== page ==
Hundreds of island residents were affected by Cyclone Ana and the heavy snow in parts of Europe, including the UK, on Sunday. Although there were no issues with landing and taking-off at Palma airport, there were cancellations and delays of flights to and from airports in several countries - 24 in all were cancelled.
The bad weather coincided with the end of the holiday period for Constitution Day and Immaculate Conception, so there were people needing to leave Majorca or get back to the island. In some cases, passengers were advised not to go to the airport as they wouldn't be able to get flights.
Airports on the mainland were affected. There were more than twenty cancellations at both Barcelona and Madrid airports. Vigo in the northwest was hit by snow, while the impact of Ana reached as far south as Seville.
Disruption continued today (Monday). Winds were reaching 140 kilometres per hour, and there were further flight cancellations, seven of them at Palma. At Barcelona airport over twenty flights were cancelled. Other airports affected included Madrid, Alicante, Bilbao and Malaga.
The wind was particularly strong along the east coast of the mainland, reaching Force Nine at times. Waves off the Balearics were up to five metres, and ports were closed because of sea and coastal conditions. The 112 line was busy taking calls, many of them because of fallen trees. In Palma, there were thirty incidents. Few parts of the island weren't affected, and the emergency services were called to Calvia (five incidents), Manacor (four), Andratx (three) and ones in Algaida, Deya, Escorca, Inca, Llucmajor, Marratxi, Pollensa, Sineu, Soller, Valldemossa and Vilafranca.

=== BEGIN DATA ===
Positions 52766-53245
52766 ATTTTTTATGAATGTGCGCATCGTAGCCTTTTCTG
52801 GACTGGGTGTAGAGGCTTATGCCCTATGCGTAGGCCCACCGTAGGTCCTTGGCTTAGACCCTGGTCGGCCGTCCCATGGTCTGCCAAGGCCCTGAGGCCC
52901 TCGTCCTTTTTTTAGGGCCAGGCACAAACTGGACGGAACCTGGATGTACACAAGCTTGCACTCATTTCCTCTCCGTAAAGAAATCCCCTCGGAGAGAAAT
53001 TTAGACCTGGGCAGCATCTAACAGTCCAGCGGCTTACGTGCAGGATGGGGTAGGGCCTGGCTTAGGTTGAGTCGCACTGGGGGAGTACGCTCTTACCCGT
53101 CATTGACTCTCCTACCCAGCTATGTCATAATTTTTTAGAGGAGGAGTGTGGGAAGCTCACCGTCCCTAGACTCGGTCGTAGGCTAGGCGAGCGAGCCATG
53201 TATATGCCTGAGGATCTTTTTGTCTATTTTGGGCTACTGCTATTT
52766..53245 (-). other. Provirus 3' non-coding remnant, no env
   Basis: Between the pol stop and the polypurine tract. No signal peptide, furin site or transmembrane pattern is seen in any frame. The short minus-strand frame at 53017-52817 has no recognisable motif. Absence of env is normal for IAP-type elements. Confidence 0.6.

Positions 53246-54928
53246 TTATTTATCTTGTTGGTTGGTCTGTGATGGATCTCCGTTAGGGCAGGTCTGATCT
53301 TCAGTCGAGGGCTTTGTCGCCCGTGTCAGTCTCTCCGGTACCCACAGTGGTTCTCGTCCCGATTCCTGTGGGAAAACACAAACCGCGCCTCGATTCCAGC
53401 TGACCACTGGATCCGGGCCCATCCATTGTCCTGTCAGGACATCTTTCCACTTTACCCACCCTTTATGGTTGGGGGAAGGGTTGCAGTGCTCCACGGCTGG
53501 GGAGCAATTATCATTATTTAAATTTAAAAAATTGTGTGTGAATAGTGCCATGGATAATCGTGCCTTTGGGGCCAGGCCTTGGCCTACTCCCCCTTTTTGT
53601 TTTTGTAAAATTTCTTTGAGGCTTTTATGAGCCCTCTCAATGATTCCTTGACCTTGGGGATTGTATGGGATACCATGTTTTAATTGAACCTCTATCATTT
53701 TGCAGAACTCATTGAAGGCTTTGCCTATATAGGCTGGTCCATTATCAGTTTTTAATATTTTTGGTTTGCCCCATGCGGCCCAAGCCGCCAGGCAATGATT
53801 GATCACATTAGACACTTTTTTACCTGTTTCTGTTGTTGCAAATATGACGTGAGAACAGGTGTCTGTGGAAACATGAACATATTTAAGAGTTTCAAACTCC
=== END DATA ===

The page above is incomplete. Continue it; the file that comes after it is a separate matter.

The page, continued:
Conditions eased during the afternoon as the storm moved north. Rain in the Balearics was comparatively light. In areas of the mainland it was a different matter. In La Coruña in Galicia there were 219 litres per square metre.
Another front is due to affect the Balearics on Friday, but the weekend is expected to be settled.
For all the warnings about Cyclone Ana, it hasn't in truth been a weather event on anything like the scale of the hurricane of 2001 or the tornado of 2007. References to it having been "historic" were mainly because Aemet had not previously given a storm a name.
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